Those Damn Tourists.

The life and times of a tourist destination.

Robert Cormack
5 min readJun 5, 2024


“I quit flying years ago. I don’t want to die with tourists.” Billy Bob Thornton

We live in a former fishing village, what is now referred to as a “tourist destination.” I don’t know why the town chose tourists over fish. I think it had something to do with smell.

Tourists smell better, supposedly, which is why the town tore down many of its fishing shacks, putting up condos instead. Not that tourists live in these condos, or smell any better because of them.

They just prefer condos to fishing shacks.

There are no public washrooms in the condo lobbies. This confuses tourists to no end.

They’ve even been known to wander into condo lobbies looking for washrooms. There are no public washrooms in the condo lobbies. This confuses tourists to no end.

Fortunately, there are plenty of things to keep tourists occupied in our town, including a beach, foot-long hot dogs, miniature golf and a store that sells inflatable whales.

People ask why we don’t have real whales. We’re a freshwater port. Maybe we should post “Whale Tours” at the pier and then sail them over to watch other tourists floating around on inflatable whales.

Another attraction is our Marine Museum. This is where we tell tourists we used to be a fishing village. At the entrance is an old diving suit with helmet and attached hoses.

“How can you fish in that?” one child asked. They’re much happier looking at the old sepia pictures of fishermen from the early 1900s. Most of these fishermen seemed to smoke a lot.

“Can I be a fisherman, Mom?” another boy asked.

“Not if you want lung cancer,” his mother replied.

Litter is a growing problem in our town, filling our roadside ditches with beer cans, coffee cups and assorted water bottles.

I hope I’m not painting a bad picture at this point — since this is the good picture. The bad one consists of town locals calling tourists “damn tourists.” This pejorative stems from something concerning all tourist towns, and that’s the subject of litter.

Litter is a growing problem in our town. Every day we pass roadside ditches filled with a circus of beer cans, coffee cups and assorted water bottles.

And each time the subject comes up on social media, the same conclusion is reached: “It’s those damn tourists!”

Funnily enough, though, the highest incidence of littering occurs off season. Since it isn’t tourists — or cidiots (retirees like my wife and I who don’t litter because, frankly it’s stupid) — that leaves the people calling us cidiots and tourists “those damn tourists.”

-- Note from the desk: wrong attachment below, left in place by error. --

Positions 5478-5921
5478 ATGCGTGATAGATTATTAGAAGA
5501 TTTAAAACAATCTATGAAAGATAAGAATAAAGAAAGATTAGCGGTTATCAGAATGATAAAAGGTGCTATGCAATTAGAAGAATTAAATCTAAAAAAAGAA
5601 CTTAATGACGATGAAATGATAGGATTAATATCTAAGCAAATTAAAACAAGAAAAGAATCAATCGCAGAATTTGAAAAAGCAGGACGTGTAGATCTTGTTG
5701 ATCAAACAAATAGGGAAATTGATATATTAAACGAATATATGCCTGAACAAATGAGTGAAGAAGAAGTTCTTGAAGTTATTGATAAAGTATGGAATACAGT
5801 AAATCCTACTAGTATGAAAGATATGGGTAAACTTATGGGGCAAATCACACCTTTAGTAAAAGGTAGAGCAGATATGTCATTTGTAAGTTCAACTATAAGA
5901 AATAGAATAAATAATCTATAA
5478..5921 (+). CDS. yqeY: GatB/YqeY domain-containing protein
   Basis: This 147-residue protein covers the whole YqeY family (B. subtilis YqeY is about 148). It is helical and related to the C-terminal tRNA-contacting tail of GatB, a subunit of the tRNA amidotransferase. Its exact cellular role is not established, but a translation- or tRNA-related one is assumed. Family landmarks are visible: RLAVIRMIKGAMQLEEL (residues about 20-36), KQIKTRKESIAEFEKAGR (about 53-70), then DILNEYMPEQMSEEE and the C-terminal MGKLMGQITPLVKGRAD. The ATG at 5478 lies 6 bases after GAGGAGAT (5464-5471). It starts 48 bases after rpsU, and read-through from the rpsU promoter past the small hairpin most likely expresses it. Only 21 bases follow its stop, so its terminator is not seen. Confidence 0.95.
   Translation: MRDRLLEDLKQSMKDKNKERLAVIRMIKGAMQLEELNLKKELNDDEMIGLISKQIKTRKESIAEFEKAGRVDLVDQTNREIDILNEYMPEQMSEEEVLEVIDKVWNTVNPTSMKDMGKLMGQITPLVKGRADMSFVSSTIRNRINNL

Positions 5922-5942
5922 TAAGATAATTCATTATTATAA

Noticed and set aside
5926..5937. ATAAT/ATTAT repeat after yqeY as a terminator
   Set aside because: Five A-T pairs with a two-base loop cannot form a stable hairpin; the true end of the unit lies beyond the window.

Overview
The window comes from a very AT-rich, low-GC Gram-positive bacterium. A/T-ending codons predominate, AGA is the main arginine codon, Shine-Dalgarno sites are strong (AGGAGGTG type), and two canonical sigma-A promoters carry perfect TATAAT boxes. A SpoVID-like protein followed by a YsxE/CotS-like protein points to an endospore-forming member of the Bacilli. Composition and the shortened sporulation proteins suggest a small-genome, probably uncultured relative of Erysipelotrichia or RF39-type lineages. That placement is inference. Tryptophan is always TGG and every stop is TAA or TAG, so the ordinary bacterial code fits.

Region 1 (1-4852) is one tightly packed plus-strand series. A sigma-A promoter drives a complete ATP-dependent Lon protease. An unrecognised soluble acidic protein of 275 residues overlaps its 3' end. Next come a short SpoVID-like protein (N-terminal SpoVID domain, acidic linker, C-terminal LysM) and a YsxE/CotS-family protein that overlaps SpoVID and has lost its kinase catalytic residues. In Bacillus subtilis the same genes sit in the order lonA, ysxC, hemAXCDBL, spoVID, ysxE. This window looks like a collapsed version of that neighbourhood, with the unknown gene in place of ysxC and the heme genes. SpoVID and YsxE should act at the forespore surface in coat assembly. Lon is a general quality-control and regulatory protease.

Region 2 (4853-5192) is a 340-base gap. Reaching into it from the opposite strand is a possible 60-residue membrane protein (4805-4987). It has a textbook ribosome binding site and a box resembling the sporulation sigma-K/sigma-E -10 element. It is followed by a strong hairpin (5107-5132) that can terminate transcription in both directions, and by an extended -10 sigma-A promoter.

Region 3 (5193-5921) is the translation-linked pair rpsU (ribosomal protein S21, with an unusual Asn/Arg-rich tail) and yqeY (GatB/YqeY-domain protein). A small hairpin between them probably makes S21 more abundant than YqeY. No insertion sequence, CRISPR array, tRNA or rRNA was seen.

Crazy irony, but small towns live for irony. They also don’t call it irony because they don’t think it’s ironic at all. It’s more like a statement of fact that’s only factual if those calling it fact feel somehow put upon.

When someone refers to a report showing a higher than usual litter count on routes used by transport trucks and service vehicles, one person wrote, “I travel those roads all the time. Why are you picking on us instead of those damn tourists?”

It’s a good thing tourists don’t read these social forums. Considering the capital they infuse into the local economy, they could think we’re ungrateful. Here’s the irony: The town devotes a lot of time to tourism.

“It’s disgusting,” someone wrote. “We certainly don’t need those people in our town — even if they do buy hotdogs.”

Yet it’s not uncommon to complain about their habits, including the burial of used diapers in the sand. “It’s disgusting,” someone wrote. “We certainly don’t need those people in our town — even if they do buy hotdogs.”

It’s a common belief that tourists are an inexhaustible resource. If someone writes on the social forum, “We won’t have tourism if we don’t clean up our act,” they’ll get a response like “Maybe they should clean up their act.”

Sometimes the locals get particularly militant if they feel someone’s messing with tradition, something small towns hold onto more than most. When some disgruntled individuals complained about the Canada Day fireworks scaring their dogs, the response was, “We’ve had fireworks since I don’t know when. Get your dog some earplugs. Or put her out in the woods.”

“That’s just plain mean,” one woman wrote back, claiming her chihuahua still shakes from last year’s panorama.

“Cidiot,” someone replied.

“Is it possible we’re trying to be too clean?” I asked.

The locals here obviously aren’t crazy about the influx of cidiots to the town. “We didn’t have water problems before they came on the scene,” a man wrote. “They’ve been driving up real estate prices, too.”

I mentioned this to my wife earlier. I’ve heard the “driving up real estate prices” before, but how have we created water problems? Do the locals think we shower too much? I remember being down in Florida and the locals complaining about “snowbirds” taking showers all the time. Is that what the townsfolk think about us?

“Are we’re trying to be too clean?” I asked my wife.

“I’m sure our neighbours bathe as much as we do,” she replied.

She was looking out the window, checking people on the sidewalk. They all looked clean enough. A few could’ve used a shave and a change of clothes. One couple even waved to my wife as they passed by. She waved back.

Then I came over and waved, too.

We waved at the next passersby as well.

It seemed like the local thing to do. I still want to put a sign out saying, “We aren’t extreme bathers.” I don’t know if it’ll help or not, but I think it’s worth mentioning. Perhaps “We don’t litter, either,” is worth mentioning, too. It might be overkill—we don’t want to come off as, well, cidiots—but we do want to show we’re good citizens.

Anyway, we keep waving.



Robert Cormack

I did a poor imitation of Don Draper for 40 years before writing my first novel. I'm currently in the final stages of a children's book. Lucky me.